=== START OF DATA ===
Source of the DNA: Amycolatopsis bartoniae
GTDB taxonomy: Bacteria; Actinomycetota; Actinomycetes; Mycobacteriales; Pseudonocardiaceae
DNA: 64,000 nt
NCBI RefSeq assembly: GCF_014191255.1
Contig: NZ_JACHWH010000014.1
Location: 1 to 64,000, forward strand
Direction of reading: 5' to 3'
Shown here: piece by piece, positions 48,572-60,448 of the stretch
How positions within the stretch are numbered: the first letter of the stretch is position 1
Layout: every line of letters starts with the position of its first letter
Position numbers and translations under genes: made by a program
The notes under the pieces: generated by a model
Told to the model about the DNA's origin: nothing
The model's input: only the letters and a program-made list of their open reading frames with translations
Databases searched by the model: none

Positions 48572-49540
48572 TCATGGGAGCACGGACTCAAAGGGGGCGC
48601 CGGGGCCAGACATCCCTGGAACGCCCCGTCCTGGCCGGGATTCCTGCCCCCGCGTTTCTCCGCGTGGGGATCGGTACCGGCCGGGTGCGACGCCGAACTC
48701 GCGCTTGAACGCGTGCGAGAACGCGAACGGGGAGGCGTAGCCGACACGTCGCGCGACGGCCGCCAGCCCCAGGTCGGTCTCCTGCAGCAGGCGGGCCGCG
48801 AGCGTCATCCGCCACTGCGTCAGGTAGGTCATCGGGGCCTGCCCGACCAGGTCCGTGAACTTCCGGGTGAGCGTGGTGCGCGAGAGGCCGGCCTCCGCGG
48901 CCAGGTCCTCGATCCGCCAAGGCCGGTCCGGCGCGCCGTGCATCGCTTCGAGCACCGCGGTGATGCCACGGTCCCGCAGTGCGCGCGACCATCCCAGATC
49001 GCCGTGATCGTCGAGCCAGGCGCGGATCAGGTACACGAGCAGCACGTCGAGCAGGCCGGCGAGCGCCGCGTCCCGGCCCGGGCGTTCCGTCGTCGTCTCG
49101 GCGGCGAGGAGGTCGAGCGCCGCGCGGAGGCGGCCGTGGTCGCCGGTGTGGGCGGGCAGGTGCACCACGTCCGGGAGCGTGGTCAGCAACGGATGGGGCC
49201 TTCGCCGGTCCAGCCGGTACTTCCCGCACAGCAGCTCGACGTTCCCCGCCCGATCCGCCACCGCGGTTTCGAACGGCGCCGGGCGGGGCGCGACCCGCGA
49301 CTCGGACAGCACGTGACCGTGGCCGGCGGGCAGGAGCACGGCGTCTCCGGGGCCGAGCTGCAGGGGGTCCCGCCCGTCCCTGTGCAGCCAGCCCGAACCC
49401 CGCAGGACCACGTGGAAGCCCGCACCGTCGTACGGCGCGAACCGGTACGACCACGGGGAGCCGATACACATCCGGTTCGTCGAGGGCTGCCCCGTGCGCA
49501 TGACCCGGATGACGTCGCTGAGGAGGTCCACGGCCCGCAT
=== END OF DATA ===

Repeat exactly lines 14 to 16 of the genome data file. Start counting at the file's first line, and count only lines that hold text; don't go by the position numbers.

The model's input: only the letters and a program-made list of their open reading frames with translations
Databases searched by the model: none

Positions 48572-49540